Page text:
The hospitality-leisure industry and codes of conduct: objective liability
It is generally understood that legislation in any area can be enacted in response to the vagaries of various factors, including: the need for regulation in a specific area, popular acclaim, social protest, or so-called “consequence-legislation”. Concepts such as “corporate social responsibility“, so-called “compliance“, and other good governance and transparency measures have led to the emergence of so-called “codes of conduct”, laying down a series of rules that serve as a statement of the values or principles of a company, a policy linked to such values or principles, and a set of requirements aimed at regulating the conduct and performance – both current and future – of executives and/or employees, whether in relations between each other, or between them and the company, external stakeholders or society in general. In the hospitality-leisure industry, companies are increasingly approving these types of rules of conduct or internal circulars establishing obligations and procedures that, in practice, not only involve duties for the employees (including executives), but also duties towards employees, since they help to define the values and principles that are required for harmonious co-existence within the company and to help transmit the company’s image externally.
On January 22, 2016 the Public Prosecutor’s Office enacted Circular 1/2016, on the criminal liability of legal entities, pursuant to the reform of the criminal code by Organic Law 1/2015.
Said circular, determines the grounds for charges in respect of breaches of criminal law that may be committed by legal entities, clarifying what charges can be levelled against them and the individuals with authority at the legal entities, either due to their position as shareholders-directors at the company and/or as employees on the payroll.
It should be underscored that not only said Organic Law 1/2015, but also the Public Prosecutor’s Office, endorse the exclusion from liability of legal entities provided that they have set in place organization and management standards that include monitoring and control measures suitable as a means of preventing offences or reducing the risk of their being committed, and provided that such standards have been correctly supervised and updated where necessary.
The more diligent organizations have already sought to implement so-called crime prevention plans (or “PPD”), in which “codes of conduct” tend to be included. As indicated, without these documents, the legal entity cannot be released from objective criminal liability. The most serious offences include influence peddling, bribery, terrorist financing, forgery of credit or debit cards, public health offences, drug trafficking, illegal financing of political parties, fraud, discovery and disclosure of secrets and computer hacking, etc.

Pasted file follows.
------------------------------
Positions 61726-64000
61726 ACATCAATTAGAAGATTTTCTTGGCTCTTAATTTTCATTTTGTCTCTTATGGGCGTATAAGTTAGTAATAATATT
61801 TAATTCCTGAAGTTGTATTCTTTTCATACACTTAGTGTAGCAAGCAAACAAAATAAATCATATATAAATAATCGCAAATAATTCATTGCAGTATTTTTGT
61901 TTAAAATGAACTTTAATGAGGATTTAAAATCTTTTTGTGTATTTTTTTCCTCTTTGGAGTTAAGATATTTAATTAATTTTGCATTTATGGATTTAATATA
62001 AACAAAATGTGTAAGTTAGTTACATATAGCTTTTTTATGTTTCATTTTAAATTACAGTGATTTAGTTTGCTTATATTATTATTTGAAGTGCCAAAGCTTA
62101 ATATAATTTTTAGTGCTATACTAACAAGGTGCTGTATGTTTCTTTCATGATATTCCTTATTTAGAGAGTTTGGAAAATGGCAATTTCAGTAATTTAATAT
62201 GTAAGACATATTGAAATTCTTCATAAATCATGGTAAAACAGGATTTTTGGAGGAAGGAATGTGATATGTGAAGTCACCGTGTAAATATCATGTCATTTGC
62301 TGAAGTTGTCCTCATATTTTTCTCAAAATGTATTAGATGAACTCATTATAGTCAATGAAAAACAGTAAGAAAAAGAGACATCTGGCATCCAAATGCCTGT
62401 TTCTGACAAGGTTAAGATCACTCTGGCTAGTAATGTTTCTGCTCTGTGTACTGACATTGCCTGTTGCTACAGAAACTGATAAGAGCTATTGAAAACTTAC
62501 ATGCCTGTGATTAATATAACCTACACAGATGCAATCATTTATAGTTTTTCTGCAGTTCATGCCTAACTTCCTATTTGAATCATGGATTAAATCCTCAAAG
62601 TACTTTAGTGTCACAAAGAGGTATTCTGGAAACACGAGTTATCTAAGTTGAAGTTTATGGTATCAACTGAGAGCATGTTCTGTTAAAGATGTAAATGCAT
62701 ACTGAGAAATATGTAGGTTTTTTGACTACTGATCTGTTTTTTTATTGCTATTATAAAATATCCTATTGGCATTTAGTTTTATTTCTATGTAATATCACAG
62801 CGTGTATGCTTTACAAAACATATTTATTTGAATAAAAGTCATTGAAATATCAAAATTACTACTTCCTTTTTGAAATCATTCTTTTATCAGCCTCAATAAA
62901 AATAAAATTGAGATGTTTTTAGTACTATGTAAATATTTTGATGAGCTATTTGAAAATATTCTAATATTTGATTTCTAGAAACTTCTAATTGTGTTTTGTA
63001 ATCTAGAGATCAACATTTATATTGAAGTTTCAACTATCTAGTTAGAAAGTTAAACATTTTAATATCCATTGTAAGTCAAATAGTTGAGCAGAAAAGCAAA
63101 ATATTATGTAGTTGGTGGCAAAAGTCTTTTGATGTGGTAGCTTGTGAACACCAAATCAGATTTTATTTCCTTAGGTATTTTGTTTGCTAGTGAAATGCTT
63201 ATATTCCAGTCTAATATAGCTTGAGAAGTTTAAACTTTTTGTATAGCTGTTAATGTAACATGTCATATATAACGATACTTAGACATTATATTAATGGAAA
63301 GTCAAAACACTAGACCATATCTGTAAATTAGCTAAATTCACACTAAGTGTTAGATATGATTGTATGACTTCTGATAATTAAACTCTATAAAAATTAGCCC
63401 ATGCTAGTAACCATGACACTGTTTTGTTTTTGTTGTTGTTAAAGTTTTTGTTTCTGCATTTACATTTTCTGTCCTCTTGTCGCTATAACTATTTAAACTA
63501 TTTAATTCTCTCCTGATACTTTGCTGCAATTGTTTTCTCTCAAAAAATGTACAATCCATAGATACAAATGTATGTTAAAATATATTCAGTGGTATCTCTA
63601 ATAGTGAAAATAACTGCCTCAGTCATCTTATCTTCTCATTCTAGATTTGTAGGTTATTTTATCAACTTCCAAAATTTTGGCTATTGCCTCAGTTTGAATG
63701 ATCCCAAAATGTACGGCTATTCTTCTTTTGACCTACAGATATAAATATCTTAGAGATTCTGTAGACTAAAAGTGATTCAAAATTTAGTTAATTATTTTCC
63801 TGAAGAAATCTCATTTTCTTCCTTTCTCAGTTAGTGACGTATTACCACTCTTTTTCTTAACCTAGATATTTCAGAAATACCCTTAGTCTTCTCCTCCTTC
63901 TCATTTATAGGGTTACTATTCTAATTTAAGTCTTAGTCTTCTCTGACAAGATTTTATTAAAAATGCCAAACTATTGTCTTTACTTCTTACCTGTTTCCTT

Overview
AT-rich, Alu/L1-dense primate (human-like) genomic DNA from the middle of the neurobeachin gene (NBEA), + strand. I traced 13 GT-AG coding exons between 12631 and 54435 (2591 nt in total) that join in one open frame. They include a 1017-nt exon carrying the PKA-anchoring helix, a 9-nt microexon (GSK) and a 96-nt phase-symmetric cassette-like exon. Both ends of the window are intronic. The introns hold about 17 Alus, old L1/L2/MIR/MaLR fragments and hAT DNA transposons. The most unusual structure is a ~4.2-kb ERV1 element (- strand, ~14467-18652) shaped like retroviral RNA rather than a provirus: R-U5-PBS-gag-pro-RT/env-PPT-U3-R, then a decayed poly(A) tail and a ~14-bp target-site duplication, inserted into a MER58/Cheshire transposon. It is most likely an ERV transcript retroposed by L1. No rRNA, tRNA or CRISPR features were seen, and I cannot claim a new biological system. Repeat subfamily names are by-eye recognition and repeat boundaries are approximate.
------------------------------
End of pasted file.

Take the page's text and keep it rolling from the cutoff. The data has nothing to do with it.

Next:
Said Circular 1/2016 expressly envisages the “obligation to establish an appropriate disciplinary system that punishes the breach of measures adopted in the standard (…) [which] implies the existence of a code of conduct clearly establishing the obligations of executives and employees (…). It should also envisage forms of conduct aimed at preventing or hindering the discovery of breaches, as well as the breach of the specific duty to report violations detected to a control body, as set forth in requirement four”.
The avoidance by legal entities of the criminal liability that can result from acts perpetrated by their executives or employees therefore depends solely on the corporate will and the correct execution of the duties imposed by the Circular analyzed.
As far as the employees are concerned, in particular, codes of conduct are an expression of soft law, self-imposed rules prepared by the company itself, that with the surge in the new ethical corporate culture of CSR and compliance, have grown exponentially over the last few years.
From a legal perspective, paradoxically (since at the present time they can circumvent the ultima ratio of punitive law, namely criminal liability), codes of conduct are classified in labor and employment legislation as “internal rules”, supported by articles 5, 20 and 54 of the Workers’ Statute. There are also some industry-wide collective labor agreements that already include, together with a disciplinary regime, some form of code of conduct.
In an industry as sensitive as the hospitality industry, tools such as these become extremely important since they enable obligations and procedures to be implemented that impose actual duties on workers who often become the public face of the company.
However, it should be highlighted that the current obligation to have a code of conduct in place is not met merely by the existence of a disciplinary regime. A code of conduct is a much broader concept, although the two may complement each other. Codes of conduct must cover: employee-supplier relations, employee-client relations, employee-authorities relations, employee-employee relations, the establishment of an Ethics Channel/whistle-blower channel, establishment of critical standards (protocols or work systems required due to the nature of the activity), so-called conflicts of interests, unfair competition, the use of goods and services of the company, the use of intangible assets (Internet, wifi…), confidentiality, data protection, dress code, a list of prohibited practices (list of actions that are not permitted), questions related to the environment (for example, reducing paper, electricity, water consumption), etc.
In short, the approval of an integral code of conduct at your organization is essential. Remember that there could already be employees out there whose actions are making you, other colleagues or the legal entity they work for, criminally liable.
Garrigues Tourism and Hotels Department